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Evangelical leader makes case for Newt Gingrich

An increasingly heated debate is raging among Iowa Christian conservatives about whether to endorse twice-divorced former House Speaker Newt Gingrich or other conservatives with preferable marital histories but lower poll ratings. 

To hold their lead, Gingrich supporters have been making the case personally to religious leaders in Iowa and other early-voting states. On Saturday night, thousands of conservative Christian ministers in key states received an email  from Jim Garlow, the pastor of Skyline Church in La Mesa, Calif., who played a leading role in pushing in 2008 for passage of California’s Proposition 8, the ballot initiative that eliminated the right of same-sex couples to marry.

“There is a fundamental conflict underway about what kind of country we’re going to be,” Garlow wrote in his 9,000-word essay to pastors. “It is no longer a case of ‘right vs. left’ as some might say, thus suggesting these two positions are moral equivalents. They are not. It is not “right vs. left,” but “right vs. wrong.”  

“ ... Destroying the definition of marriage is not merely “left.”  It is wrong. It is sin. Stealing funds from future generations and spending it so that they will be closer to slavery than freedom is not merely “left.”  It is wrong. It is sin. Although Mr. Gingrich is not running for ‘Theologian-in-Chief’ but ‘Commander-in-Chief,’ he grasps these issues. He understands the moral component.”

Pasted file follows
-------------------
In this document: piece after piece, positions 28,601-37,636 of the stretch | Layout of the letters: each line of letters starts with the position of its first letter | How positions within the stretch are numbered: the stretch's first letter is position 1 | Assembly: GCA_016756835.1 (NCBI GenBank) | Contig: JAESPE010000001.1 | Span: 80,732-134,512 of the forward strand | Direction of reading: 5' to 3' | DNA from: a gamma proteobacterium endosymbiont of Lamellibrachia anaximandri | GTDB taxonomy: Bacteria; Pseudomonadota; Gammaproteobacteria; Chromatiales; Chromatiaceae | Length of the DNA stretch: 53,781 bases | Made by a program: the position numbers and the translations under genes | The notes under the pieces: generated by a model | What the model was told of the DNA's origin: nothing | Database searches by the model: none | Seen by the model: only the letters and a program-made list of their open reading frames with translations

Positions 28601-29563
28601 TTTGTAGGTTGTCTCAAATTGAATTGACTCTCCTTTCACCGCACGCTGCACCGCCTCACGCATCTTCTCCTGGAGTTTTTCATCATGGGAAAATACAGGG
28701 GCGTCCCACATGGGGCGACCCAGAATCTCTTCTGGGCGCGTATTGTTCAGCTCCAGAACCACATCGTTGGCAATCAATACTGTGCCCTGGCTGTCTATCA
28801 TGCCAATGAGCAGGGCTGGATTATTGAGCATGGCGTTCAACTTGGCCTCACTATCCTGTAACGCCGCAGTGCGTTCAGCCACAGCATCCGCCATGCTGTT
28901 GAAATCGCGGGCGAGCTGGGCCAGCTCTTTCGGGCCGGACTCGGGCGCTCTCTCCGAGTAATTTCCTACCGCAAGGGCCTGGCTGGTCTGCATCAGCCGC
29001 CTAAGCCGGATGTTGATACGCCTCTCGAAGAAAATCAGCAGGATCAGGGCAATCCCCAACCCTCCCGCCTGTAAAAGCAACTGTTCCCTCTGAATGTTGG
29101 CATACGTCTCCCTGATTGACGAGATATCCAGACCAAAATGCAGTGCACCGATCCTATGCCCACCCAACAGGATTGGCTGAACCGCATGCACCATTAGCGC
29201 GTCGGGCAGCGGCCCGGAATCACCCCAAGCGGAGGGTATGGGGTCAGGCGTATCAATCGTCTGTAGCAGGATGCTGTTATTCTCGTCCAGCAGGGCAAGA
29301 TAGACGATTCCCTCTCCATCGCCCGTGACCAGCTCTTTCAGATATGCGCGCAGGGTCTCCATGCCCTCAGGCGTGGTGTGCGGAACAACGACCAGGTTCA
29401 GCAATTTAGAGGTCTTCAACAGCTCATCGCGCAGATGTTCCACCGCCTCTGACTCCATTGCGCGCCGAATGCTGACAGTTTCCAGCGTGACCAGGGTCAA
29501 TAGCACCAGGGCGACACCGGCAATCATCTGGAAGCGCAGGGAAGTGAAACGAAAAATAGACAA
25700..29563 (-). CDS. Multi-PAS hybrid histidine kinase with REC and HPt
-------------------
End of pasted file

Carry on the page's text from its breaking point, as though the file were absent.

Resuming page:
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Garlow has been backing Gingrich for the last few years and has served on the board of one of Gingrich nonprofit organizations, Renewing American Leadership, dedicated to “preserving America’s Judeo-Christian heritage.” Garlow’s weekend letter went on to describe Gingrich’s positions on marriage (including his past transgressions and request for forgiveness), abortion and judicial activism.

 The Saturday letter from Garlow included praise for other conservative candidates, including Texas Gov. Rick Perry, Minnesota Rep. Michele Bachmann and former Pennsylvania Sen. Rick Santorum. A section called “Thoughts on Romney” included a faint reference to a possible future endorsement: Garlow said  the former Massachusetts governor “will have my hesitant support if he wins the nomination.  My objection to him is not that he is a Mormon, as it is to some of my evangelical colleagues.  My objection to him is that he appears untrustworthy on cardinal issues.”

And then Garlow made a fundamentally political argument against Romney.

“If Romney is the nominee, the evangelical voting response will likely drop from the 2010 level (approximately 28%) of the electorate to the 2008 level (approximately 23%) and Obama will be elected to a second term. 

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Garlow’s letter included supportive statements for other GOP candidates. It also included an appeal for a faith-based view of the current economic debate.

“I do not see a separation between “social issues” and “fiscal issues.”  I see only “biblical imperatives,”  he wrote. “As such, I care about many issues, as do most evangelicals. Along with the sanctity of life and the sacredness of marriage is the biblical command that “thou shalt not steal”…from future generations. Thus, our staggering national debt is not merely a “political” issue. It is a biblical and moral issue. And, as such, our national debt is obscene and immoral. The pulpits of America should thunder with that message.”


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